Vitamin D and Crohn’s disease in the adult patient: a review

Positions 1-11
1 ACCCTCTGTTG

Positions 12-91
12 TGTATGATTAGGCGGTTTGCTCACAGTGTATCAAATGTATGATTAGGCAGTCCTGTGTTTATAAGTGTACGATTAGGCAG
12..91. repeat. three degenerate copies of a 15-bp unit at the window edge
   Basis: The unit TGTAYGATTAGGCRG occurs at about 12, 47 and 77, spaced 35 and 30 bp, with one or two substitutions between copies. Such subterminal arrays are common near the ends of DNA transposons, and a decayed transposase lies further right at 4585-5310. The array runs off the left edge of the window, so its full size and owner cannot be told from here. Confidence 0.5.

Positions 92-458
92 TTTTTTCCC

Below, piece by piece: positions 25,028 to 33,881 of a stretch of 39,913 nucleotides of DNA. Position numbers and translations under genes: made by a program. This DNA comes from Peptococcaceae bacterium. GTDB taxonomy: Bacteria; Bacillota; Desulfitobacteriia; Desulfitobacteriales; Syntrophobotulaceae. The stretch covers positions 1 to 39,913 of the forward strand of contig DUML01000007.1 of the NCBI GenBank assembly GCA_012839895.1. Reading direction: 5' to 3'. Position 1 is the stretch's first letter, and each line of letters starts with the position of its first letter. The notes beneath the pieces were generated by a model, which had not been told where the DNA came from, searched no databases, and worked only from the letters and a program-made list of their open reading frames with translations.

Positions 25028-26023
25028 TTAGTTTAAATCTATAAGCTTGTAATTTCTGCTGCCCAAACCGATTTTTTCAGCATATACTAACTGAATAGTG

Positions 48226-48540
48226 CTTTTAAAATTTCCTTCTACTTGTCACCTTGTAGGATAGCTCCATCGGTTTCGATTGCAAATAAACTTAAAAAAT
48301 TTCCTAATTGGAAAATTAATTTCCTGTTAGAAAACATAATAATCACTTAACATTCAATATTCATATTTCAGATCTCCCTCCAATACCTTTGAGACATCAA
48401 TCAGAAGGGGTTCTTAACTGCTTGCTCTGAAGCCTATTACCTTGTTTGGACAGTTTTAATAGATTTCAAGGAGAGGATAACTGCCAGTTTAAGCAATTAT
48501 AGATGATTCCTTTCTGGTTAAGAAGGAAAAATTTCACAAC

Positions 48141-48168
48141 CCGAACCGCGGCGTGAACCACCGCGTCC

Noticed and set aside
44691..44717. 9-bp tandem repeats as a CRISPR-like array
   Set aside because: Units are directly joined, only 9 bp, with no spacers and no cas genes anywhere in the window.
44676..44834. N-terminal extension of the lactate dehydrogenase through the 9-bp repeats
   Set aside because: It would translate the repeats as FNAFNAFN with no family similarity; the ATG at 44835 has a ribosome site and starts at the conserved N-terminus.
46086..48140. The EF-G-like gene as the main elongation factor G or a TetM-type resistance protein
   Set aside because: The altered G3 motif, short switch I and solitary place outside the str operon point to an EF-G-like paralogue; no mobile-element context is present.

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Crohn’s disease (CD) is characterized as a chronic immune-mediated inflammatory disorder of the gastrointestinal tract. Current consensus surrounding the cause of the disease suggests a complex interplay between genetic susceptibility, the intestinal microbiome and environmental factors, leading to the aberrant Th1 and Th17 cell driven autoimmune response. Vitamin D deficiency is common in CD patients, and longstanding deficiency has been associated with reduced bone mineral density (BMD). Accumulating evidence now suggests that in addition to maintaining skeletal integrity, vitamin D also plays an integral role in regulating the general immune response, a function employed via its genomic actions on the vitamin D receptor (VDR). The VDR is expressed in all immune cells and both directly and indirectly targeted by the bioactive form of vitamin D, 1,25-Dihydroxyvitamin D (1,25[OH]₂D). Impaired regulation or deficiency of the vitamin has been linked to the promotion of self-reactive T cell development, loss of immune tolerance to self-structures and experimental colitis in animal models, whilst the subsequent administration of the vitamin in these models resulted in the improvement of immune-mediated symptoms. In addition, low vitamin D has been associated with disease activity in CD patients, and supplementation appears to be beneficial in improving clinical scores and reducing inflammation. Therefore, the primary aims of this paper were to review the molecular evidence supporting the immunoregulatory roles of vitamin D and its supplementation in the CD patient, based upon existing literature. The physiological processes, accepted serum concentration values and its well-recognized role in bone health were also summarized.